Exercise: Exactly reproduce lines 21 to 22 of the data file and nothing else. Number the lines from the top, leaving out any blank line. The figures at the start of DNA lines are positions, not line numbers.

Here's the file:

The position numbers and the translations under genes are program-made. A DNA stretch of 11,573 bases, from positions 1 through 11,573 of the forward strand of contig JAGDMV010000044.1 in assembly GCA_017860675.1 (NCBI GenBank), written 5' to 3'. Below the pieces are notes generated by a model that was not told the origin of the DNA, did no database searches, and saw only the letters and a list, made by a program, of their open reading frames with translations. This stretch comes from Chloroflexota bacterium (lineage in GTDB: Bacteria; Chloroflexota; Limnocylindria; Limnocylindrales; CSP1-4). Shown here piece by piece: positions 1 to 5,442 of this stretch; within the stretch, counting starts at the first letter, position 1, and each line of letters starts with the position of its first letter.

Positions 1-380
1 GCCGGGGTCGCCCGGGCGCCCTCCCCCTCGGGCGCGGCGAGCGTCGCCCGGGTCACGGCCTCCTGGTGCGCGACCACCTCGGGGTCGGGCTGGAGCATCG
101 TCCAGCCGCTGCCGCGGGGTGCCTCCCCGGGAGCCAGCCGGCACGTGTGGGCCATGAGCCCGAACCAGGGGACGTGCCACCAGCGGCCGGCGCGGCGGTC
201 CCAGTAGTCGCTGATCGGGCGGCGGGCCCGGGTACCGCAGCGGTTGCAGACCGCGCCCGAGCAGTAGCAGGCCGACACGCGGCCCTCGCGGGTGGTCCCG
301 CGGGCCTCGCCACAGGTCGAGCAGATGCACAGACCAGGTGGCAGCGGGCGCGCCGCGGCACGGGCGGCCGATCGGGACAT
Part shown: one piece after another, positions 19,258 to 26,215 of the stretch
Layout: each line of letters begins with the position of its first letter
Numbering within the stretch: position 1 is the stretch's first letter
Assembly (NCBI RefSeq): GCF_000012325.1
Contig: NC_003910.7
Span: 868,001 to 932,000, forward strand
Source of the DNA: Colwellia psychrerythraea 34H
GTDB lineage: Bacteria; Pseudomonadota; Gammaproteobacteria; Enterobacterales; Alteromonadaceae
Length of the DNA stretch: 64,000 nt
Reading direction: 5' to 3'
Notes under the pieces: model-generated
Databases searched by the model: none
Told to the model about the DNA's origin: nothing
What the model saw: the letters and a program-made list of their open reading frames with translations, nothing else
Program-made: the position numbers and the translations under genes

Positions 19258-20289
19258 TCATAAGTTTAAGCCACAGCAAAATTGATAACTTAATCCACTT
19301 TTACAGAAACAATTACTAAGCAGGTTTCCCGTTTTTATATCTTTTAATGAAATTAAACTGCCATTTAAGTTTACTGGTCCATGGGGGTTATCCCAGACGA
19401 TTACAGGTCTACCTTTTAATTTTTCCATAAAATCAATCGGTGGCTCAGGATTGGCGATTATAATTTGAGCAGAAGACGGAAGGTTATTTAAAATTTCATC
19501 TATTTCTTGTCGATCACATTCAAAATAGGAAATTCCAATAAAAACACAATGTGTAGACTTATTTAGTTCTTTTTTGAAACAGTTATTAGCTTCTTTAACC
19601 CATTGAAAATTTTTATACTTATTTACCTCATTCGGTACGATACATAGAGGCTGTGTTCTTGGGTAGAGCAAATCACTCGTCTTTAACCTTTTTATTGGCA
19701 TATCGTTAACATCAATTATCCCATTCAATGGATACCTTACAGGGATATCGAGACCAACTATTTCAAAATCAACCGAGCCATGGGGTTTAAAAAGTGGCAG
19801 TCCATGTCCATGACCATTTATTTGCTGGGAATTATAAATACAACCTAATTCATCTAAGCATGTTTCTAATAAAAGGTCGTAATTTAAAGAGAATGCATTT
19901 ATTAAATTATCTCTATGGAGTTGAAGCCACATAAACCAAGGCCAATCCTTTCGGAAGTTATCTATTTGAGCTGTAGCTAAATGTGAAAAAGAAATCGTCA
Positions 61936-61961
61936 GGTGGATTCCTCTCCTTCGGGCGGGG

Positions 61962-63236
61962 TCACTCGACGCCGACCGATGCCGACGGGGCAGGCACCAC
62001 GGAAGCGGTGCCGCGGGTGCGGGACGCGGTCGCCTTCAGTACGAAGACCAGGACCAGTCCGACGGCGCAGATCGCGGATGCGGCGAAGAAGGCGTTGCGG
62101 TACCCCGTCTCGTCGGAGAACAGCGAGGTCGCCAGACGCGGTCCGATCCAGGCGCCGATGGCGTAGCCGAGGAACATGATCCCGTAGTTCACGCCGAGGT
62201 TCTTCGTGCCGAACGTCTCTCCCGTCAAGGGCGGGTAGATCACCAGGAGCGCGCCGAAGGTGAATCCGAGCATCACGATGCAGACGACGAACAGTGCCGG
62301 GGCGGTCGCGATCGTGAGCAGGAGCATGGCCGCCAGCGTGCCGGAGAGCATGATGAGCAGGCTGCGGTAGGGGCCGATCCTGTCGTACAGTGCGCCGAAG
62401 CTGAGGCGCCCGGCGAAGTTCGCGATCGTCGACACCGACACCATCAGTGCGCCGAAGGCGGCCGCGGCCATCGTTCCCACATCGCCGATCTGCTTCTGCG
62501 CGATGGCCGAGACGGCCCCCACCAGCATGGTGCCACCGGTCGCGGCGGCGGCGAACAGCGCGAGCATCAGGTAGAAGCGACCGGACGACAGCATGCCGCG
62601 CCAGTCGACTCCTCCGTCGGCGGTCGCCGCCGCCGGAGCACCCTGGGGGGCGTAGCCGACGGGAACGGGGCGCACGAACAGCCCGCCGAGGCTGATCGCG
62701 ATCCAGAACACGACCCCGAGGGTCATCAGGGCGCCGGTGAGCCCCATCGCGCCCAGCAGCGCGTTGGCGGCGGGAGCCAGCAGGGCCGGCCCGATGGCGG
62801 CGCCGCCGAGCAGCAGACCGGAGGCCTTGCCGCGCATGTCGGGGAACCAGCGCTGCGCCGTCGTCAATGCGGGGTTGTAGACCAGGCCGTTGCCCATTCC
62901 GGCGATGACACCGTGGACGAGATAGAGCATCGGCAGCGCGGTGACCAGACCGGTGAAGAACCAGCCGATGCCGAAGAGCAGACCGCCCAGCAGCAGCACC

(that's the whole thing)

Program-made: the position numbers and the translations under genes

Positions 19258-20289